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WORDS FROM FRIENDS

TITTYNOPES

TITTYNOPES


The friend who offered this word is a gay man, and he accompanied tittynopes with, "Not a phrase a gay man would use." My mind's ear heard his naughty giggle. It's not a phrase I would use, either; in fact, I had to look it up, which I know was part of my friend's intent. I mis-typed it into the online dictionary. My fingers, and no doubt my brain, kept wanting it to be tippynopes. Somehow, that seems a non-word that is so much less offensive than tittynopes, which, however, is a word, and its meaning is not even offensive.
 
As it happened, the evening I received the word, I was at a hot dog roast. Baked beans and a tomato salad accompanied the hot dogs, and there were marshmallows for dessert. There were tittynopes at the end, and we discussed at some length how those tittynopes would be used the next day for our host's lunch. We did not, however, use the word tittynopes. We watched her combine some of the tittynopes into a storage container. Soon after that, we took our leave, admiring the fanciful begonia on her porch, not knowing she would gift us with cuttings from it the next day.
 
No doubt you've figured out from the above little tale what tittynopes means. But if you remain in doubt, a tittynope is defined as "a small quantity of anything left over, whether a few beans on a dinner plate or the dregs at the bottom of a cup." The word was in use in 18th century England when it meant "a small quantity of a tasty treat." It came from the word tittle, which, if you're familiar with the King James version of the Bible, you will recognize from Jesus' words, "Till heaven and earth pass, one jot or one tittle shall in no wise pass from the law," etc. Tittle referred to the miniscule, to minutiae.
 
One day, as I worked in the archives of the Museum of Danish America, Cheyenne (my supervisor in my volunteer capacity) mentioned how much she enjoys reading the menus of various Danish American functions as she catalogs their programs. She proceeded to read one aloud, and I commented that it's almost always a delight to read about food, think about food, eat food. Food is good, and reading about it can sometimes be as satisfying as consuming it. Think about literary cookbooks, a favorite genre of mine.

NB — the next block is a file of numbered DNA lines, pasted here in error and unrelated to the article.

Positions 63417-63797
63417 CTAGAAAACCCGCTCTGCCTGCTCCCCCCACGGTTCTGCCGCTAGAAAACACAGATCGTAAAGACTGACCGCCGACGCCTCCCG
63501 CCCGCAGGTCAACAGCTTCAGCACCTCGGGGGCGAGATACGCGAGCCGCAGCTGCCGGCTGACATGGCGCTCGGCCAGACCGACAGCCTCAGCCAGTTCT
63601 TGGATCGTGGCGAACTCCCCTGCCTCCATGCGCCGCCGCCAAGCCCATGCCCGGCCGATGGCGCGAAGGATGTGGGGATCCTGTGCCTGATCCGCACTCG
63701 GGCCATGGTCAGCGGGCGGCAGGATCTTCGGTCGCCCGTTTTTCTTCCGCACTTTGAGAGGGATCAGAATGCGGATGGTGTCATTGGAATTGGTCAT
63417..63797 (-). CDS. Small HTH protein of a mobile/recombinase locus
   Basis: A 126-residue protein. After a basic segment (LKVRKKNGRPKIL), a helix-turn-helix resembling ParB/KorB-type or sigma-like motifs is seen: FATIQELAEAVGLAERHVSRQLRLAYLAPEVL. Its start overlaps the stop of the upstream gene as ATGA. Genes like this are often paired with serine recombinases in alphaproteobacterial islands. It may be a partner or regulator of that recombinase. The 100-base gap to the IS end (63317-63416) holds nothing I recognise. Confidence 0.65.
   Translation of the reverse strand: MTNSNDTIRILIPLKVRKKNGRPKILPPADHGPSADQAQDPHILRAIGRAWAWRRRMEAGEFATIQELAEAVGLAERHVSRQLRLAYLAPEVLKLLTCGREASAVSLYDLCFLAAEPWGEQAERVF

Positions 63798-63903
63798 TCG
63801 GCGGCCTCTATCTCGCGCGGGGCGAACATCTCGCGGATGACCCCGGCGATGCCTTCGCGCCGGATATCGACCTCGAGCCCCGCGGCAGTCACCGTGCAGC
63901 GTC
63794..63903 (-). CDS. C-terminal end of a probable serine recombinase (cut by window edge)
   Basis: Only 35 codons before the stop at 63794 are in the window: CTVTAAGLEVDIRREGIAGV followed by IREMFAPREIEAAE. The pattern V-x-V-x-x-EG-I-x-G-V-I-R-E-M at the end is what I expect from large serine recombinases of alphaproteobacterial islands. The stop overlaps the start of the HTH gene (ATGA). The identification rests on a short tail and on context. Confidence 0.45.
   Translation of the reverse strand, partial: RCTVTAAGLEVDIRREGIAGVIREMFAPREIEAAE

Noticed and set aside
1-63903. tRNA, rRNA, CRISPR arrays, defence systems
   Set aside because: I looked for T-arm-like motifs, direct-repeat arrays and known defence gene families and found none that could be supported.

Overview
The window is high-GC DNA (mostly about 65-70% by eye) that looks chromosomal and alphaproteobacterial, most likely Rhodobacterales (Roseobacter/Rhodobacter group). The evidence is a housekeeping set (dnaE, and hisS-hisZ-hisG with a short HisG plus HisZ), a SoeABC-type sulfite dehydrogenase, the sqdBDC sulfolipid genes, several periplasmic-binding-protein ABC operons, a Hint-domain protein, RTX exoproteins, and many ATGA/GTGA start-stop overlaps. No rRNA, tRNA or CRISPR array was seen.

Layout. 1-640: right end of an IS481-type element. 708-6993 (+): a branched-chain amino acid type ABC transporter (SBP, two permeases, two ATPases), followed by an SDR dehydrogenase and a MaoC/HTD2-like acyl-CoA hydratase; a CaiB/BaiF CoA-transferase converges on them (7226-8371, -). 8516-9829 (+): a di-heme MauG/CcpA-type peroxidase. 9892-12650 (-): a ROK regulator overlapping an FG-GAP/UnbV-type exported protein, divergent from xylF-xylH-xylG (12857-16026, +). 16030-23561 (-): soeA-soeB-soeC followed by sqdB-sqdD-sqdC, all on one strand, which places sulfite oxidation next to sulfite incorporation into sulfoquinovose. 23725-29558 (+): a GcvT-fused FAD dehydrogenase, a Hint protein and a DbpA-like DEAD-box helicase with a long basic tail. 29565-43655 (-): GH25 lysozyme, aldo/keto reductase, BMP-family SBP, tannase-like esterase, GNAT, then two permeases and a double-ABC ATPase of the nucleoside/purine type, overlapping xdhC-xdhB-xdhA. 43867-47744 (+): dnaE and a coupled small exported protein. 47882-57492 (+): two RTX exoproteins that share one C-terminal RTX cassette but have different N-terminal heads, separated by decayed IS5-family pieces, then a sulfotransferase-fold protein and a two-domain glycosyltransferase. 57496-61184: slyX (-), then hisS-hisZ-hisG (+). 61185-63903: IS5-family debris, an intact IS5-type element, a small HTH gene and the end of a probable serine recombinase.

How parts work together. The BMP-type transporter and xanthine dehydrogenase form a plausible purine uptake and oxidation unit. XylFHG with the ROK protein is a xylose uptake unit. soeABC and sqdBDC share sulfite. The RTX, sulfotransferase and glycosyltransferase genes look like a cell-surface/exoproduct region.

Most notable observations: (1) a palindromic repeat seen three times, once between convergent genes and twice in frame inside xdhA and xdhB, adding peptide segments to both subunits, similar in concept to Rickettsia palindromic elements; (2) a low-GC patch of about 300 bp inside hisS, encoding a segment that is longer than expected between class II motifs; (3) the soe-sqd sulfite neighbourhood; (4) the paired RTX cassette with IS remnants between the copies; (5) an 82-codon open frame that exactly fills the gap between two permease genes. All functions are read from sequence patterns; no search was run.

But how often are we satisfied with a tittynope of a delicacy? Can we savor and be content with a single designer chocolate? Will the thinnest slice of key lime pie suffice? Ten bites of comfortable mac and cheese? In French Women Don't Get Fat, Mireille Guiliano, reminds us that it's the first few mouthfuls of something delicious that taste truly spectacular. And yet, because it's so good I, for one, want, of course…more. And more. If you haven't already, pay attention to that fact and perhaps delight yourself with just a tittynope, by the 18th century definition.
 
As for the current meaning, I find that tittynopes often inspire creativity. After the hotdog roast, our host's beans were sparked up by the smokey flavor of sliced frankfurter. Add the last tablespoon of chopped green chiles to a mashed avocado when you weren't planning on it, spoon the last of the pintos onto chips under melted cheese, and voilà, you have an unexpected taste treat. Fold the stir fry from two nights ago into a couple of beaten eggs––you get the idea. A lot of the delight in present day tittynopes comes to us in the form of surprise, the marriage of the unusual and the spontaneous. Tittynopes it is!
 

 

The word tittynopes was brought to you by Paolo Renigar, a gay man, sociolinguistic researcher, educator, and obviously, sometimes a tease.

 

 

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TRANSITION

TRANSITION

 
Finding ourselves
In the Middle
Between worlds
We cross over and through
Lightly
Lithely
Or slogging

 

Nano seconds

 

Navajo sand paintings are
Places where the gods
Come and go

 

Coming and going
Arriving one day

 

Heaven knows how
We will get there
We know we will


 
NOTE: The last three lines of this poem are from Art Garfunkel's "Woyaya." 

https://www.youtube.com/watch?v=CWzQKjSn4Cc